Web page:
Motivated in part by European notions of personal data protection, or informational privacy, especially RTBF, fresh start programs give persons covered in past news an opportunity to apply for the erasure of their coverage from online archives.  For NPR in February, David Folkenflik and Claire Miller reported on trending fresh start programs at major U.S. news outlets, such as The Boston Globe, "Revisiting the Past for a Better Future."  The NPR stories observed that these programs have come about in part because of European legal norms, even for newspapers beyond the reach of European legal jurisdiction.

In 2013, I wrote in a law review article that Americans' expectations of privacy, including RTBF, are in fact consonant with evolving European norms, but American law has been slow to keep pace.  The twin notions of finite punishment for past wrongs and of a second chance for persons who have paid their dues are quintessentially American, I wrote in a Washington Post op-ed in 2014.  Those values are reflected, for example, in Eighth Amendment jurisprudence and the Ban the Box campaign.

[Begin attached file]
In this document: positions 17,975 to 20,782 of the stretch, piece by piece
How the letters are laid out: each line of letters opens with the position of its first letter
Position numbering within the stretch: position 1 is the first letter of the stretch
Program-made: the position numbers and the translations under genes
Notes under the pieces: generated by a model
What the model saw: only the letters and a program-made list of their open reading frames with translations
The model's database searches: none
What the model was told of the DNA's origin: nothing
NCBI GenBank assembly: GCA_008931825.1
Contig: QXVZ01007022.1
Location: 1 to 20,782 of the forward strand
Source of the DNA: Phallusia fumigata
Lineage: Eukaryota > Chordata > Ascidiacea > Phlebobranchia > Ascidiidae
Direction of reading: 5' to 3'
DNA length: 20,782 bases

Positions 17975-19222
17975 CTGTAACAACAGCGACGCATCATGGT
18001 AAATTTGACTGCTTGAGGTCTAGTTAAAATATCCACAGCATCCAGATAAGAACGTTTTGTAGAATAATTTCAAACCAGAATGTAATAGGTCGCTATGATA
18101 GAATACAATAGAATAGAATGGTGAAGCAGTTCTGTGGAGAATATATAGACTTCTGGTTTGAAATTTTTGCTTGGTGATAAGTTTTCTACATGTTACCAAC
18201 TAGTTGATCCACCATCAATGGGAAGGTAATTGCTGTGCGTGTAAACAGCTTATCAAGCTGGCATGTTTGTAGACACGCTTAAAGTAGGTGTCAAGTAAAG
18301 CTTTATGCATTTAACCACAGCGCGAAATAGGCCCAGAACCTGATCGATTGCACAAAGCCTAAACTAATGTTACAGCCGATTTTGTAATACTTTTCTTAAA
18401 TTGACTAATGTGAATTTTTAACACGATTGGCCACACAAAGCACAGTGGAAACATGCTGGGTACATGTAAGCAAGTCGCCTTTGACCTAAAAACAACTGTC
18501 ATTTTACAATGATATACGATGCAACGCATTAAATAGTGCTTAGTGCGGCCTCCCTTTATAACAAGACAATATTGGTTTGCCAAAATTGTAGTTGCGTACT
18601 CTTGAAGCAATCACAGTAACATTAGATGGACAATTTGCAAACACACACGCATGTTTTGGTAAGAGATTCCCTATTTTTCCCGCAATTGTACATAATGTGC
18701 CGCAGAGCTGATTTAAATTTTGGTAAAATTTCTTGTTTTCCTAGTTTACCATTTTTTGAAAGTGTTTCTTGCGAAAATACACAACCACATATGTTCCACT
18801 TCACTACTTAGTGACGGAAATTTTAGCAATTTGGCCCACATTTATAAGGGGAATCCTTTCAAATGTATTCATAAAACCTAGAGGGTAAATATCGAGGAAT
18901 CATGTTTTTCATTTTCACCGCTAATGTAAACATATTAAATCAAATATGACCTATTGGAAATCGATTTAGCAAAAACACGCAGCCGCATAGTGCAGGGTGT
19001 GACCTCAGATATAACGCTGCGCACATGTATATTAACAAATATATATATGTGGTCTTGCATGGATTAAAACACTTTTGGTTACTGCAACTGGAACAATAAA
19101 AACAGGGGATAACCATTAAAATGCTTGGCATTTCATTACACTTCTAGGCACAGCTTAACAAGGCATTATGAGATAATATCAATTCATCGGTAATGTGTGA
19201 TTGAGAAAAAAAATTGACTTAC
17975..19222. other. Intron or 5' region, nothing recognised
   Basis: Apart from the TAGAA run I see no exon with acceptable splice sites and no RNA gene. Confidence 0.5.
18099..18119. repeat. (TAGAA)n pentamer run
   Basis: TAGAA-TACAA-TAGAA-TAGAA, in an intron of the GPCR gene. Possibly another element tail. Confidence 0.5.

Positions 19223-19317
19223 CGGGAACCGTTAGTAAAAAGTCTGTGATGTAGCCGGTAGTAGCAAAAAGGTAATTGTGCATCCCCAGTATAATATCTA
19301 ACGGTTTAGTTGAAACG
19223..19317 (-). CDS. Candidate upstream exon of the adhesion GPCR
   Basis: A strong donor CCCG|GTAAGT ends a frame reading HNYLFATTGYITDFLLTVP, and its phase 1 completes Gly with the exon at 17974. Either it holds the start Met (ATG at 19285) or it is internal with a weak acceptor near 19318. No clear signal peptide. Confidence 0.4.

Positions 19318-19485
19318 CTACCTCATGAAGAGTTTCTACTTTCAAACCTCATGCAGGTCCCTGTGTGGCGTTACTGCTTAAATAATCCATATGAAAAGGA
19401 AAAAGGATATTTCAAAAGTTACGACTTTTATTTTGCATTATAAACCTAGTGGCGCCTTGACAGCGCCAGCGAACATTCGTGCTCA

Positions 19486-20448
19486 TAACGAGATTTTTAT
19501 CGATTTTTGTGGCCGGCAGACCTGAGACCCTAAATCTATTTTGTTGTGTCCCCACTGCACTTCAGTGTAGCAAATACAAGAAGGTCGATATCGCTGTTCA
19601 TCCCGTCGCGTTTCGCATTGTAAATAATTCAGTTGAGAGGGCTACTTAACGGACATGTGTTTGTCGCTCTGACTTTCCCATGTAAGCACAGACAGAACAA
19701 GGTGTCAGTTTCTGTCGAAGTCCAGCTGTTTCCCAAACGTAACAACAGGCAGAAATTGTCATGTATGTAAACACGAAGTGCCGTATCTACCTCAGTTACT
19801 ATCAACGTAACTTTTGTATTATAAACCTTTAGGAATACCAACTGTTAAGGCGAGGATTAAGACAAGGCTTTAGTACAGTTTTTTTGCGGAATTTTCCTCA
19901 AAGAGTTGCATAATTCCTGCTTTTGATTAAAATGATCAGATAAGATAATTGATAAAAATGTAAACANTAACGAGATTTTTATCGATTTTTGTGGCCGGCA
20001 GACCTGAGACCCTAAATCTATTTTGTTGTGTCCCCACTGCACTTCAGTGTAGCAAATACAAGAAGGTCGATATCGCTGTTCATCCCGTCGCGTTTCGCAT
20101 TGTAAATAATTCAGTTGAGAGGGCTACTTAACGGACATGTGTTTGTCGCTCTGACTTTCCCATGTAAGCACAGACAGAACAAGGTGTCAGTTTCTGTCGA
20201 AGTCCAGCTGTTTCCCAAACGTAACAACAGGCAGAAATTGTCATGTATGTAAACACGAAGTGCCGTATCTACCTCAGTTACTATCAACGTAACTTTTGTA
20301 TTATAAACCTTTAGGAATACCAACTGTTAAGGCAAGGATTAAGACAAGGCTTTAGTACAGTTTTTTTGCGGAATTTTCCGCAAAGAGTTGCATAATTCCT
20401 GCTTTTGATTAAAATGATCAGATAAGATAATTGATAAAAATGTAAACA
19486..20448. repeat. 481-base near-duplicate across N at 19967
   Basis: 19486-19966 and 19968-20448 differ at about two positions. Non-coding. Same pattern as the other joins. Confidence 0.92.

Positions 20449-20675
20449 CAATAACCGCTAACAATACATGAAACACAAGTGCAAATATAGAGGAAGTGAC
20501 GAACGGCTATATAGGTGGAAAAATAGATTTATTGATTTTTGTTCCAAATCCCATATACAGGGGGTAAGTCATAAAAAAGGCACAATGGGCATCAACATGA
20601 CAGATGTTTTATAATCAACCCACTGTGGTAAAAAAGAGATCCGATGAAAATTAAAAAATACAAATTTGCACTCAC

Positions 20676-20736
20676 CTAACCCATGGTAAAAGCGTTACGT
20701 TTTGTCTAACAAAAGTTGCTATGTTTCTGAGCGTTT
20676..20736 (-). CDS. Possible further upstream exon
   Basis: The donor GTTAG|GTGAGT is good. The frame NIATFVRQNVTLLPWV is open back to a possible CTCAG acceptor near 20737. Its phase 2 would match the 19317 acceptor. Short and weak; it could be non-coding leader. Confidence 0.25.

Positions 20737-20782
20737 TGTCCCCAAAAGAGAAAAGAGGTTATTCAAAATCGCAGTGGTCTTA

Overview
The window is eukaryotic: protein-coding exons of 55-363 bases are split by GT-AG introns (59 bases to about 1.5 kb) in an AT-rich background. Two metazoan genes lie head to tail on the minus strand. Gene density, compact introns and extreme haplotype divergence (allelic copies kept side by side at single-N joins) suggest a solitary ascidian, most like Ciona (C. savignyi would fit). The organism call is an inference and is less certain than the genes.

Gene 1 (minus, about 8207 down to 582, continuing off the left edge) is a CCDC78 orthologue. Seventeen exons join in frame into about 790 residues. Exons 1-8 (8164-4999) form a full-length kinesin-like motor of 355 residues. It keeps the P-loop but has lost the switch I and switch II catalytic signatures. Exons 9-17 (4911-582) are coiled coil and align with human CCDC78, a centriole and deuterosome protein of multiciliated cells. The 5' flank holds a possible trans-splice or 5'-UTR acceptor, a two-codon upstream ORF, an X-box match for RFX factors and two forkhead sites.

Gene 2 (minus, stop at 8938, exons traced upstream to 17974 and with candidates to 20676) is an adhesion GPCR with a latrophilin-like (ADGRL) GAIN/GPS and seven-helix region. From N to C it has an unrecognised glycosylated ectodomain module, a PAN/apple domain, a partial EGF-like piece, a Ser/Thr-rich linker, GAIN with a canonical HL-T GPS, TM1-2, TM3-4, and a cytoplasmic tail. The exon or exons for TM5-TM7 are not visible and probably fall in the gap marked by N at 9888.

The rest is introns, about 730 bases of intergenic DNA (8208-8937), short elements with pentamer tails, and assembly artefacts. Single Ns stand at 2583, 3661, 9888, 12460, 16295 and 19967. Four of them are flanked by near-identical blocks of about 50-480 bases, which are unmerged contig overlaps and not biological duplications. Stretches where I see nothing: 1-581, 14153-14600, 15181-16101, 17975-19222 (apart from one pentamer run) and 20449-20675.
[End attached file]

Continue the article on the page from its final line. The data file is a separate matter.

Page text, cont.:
A prohibitive challenge to RTBF norms in the United States has been the First Amendment, which generally prohibits regulation of the republication of lawfully obtained and truthful information.  Sometimes for better and sometimes for worse, the free-speech absolutist bent of the First Amendment contrasts with a more flexible European approach to rights balancing.  Nothing about the First Amendment, however, precludes a private journalistic enterprise, such as the Globe, from erasing content voluntarily.

Like RTBF itself, fresh start programs have been criticized by free speech and mass communication scholars.  They remind us that journalism is the "first rough draft of history."  Tinkering with archives therefore vests private actors with a weighty, not to mention expensive, responsibility on behalf of the public.  Fresh start advocates point out that this work is not dissimilar to the exercise of news judgment in the first instance.  But the perspective problem is not eliminated by time.  There is no way to be sure that our present-day second-guessing of the historical record is more fair and objective than the original judgment, nor sufficiently preservationist for the future.

Old Slave Mart Museum, Charleston, S.C.